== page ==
Tuesday, July 2, 2013

Recent book media

Some recent media features on the book:


  1. Just watched on Huffpost. Thought it was a great interview with all the panelists.

    1. The 'victim' was off-topic and very dumb, the doctor was confused but made a point, M.E didn't pay attention and the psycho neuro-surgent was too nervous

    2. Also, there are things that sociopaths can do to improve the way they behave towards others, like mindfulness meditation.

      It is unfortunate that neither the psychologist nor Dr. Fallon (researcher & psychopath) mentioned this.

      From my own experience, and if you think about it logically, it makes sense:

      1) Sitting still and observing one's perceptions is difficult (boring). If you practice that, you get good at doing something despite wanting to quit. That works against habits like destroying one's life every few years, and works towards things like being able to make a decision and stick to it.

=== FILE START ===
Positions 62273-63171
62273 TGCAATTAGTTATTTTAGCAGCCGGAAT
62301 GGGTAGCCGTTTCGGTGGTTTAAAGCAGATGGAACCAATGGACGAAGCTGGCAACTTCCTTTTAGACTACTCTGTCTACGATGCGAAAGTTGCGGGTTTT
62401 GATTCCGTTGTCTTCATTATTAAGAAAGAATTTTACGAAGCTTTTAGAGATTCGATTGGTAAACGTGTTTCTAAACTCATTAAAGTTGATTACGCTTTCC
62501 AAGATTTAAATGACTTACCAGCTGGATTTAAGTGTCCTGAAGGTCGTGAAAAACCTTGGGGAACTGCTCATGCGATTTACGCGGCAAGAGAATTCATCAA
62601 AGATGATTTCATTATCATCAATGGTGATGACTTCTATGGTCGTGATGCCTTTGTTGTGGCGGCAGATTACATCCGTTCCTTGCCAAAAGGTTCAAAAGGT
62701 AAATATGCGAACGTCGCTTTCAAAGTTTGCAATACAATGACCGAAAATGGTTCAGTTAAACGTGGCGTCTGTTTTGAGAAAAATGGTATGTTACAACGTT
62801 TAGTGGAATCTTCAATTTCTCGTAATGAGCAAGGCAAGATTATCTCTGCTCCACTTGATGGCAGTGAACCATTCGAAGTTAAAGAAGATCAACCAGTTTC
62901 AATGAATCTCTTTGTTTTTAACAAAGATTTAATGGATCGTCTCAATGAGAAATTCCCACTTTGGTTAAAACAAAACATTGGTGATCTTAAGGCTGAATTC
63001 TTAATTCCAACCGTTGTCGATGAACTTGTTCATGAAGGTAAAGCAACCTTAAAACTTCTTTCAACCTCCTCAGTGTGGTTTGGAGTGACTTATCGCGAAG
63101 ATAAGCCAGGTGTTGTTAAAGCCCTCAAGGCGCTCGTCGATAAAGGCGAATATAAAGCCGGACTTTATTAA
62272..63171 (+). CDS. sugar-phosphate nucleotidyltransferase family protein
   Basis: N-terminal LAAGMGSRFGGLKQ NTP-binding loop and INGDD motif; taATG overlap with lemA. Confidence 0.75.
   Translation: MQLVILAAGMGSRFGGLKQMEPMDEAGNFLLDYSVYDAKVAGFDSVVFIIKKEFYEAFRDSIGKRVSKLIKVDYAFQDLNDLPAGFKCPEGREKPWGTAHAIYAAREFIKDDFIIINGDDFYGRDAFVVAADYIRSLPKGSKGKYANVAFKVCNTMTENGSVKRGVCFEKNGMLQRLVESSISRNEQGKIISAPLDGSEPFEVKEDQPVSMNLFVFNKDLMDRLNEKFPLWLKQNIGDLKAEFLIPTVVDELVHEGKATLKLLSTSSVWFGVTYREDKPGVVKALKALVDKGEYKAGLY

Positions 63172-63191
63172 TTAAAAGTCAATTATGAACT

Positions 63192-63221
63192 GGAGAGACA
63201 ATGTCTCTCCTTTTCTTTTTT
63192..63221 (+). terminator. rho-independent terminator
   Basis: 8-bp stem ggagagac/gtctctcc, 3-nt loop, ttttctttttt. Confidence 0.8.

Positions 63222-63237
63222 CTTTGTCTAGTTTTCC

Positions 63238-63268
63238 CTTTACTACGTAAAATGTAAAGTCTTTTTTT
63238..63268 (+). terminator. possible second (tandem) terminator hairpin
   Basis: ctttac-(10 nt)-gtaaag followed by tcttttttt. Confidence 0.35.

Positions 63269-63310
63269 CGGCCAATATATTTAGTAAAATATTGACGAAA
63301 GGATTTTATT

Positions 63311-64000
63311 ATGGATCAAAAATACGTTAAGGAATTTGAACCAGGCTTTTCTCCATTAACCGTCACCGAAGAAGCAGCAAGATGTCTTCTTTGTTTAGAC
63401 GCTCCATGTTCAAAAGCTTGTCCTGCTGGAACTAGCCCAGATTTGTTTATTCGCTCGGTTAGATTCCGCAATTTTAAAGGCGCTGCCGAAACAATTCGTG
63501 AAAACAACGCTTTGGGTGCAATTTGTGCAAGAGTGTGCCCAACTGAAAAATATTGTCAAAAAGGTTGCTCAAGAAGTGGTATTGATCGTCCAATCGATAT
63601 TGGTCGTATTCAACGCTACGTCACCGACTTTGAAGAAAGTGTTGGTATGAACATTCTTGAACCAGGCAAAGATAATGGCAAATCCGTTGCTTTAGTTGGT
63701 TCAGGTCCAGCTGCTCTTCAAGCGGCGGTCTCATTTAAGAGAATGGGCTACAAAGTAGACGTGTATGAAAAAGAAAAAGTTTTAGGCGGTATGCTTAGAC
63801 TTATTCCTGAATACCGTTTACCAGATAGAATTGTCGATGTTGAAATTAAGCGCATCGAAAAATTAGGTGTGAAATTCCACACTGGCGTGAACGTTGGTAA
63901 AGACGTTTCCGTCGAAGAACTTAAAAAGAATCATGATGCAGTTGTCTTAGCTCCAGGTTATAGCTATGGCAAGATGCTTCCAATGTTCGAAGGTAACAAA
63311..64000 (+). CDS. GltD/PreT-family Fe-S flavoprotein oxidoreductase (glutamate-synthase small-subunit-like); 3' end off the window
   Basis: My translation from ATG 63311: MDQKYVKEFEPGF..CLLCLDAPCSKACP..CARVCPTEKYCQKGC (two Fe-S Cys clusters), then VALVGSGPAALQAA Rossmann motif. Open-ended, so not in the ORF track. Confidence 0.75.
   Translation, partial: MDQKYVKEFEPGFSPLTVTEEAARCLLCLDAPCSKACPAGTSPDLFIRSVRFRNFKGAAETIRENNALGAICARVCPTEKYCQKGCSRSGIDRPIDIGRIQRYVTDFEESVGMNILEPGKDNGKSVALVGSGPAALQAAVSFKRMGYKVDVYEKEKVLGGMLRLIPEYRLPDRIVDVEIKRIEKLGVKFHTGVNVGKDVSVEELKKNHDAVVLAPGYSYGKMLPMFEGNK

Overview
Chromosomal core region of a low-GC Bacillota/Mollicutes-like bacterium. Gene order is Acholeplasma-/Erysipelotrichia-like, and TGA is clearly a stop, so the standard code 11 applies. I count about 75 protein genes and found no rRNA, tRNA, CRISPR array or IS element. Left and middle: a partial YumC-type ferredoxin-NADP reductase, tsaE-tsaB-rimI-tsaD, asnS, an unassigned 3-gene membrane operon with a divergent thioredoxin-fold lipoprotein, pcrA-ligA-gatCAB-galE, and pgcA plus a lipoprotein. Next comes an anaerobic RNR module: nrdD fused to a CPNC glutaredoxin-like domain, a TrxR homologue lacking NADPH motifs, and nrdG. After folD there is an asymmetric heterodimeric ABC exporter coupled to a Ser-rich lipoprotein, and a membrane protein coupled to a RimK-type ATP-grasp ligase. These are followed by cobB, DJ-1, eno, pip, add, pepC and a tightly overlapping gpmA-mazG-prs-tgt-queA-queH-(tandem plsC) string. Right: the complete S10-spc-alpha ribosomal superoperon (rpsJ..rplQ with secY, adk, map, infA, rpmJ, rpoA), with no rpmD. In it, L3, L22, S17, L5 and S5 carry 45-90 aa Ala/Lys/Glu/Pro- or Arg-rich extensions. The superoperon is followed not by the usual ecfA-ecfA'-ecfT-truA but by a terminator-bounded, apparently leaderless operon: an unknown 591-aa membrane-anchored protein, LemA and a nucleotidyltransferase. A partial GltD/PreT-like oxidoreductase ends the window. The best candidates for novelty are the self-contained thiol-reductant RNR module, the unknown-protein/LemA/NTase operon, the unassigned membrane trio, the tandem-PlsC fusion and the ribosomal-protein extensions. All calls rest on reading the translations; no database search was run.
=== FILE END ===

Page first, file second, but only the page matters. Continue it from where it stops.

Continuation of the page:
2) If you sit still and can notice your perceptions come and go, you get to know how you think and react, what your habits are, what leads to problems, etc. You may decide to act differently.

      3) To the extent that one is typically emotionally dulled, and doesn't pay much attention to feelings or prosocial impulses, one develops the ability to notice them more and use that information - working against the early attention bottleneck issue and the inability to learn from negative experiences.

      The thing that keeps (or gets) sociopaths in big trouble is lack of impulse control. If you realize that you've got sociopathic traits, you may (as I did) decide that systematically and ruthlessly developing self-control and executive function is the way to go. You may wind up deciding, as an exercise, to behave ethically - in which case Marcus Aurelius Antoninus may come in handy.

  2. Learning to love a sociopath.

    Can that ever work. I have tried doing that and it failed. It was a roller coaster ride. I tried not to judge him regardless of the fact that both of us know what's behind the mask. I gave love, kindness, care,ect. He accepted it or even want it at times, but kept messing up the friendship often. I think I am one of the few or only person he allowed to be affectionate to him. Yet that bonding did not hold for any time. It could disappear in a moment. I have now taken a break from him for my well-being. It might be an odd thing to say about a sociopath but it appears as if he misses the friendship at time. I am the only one who knows the unmasked side and accepted him just the same.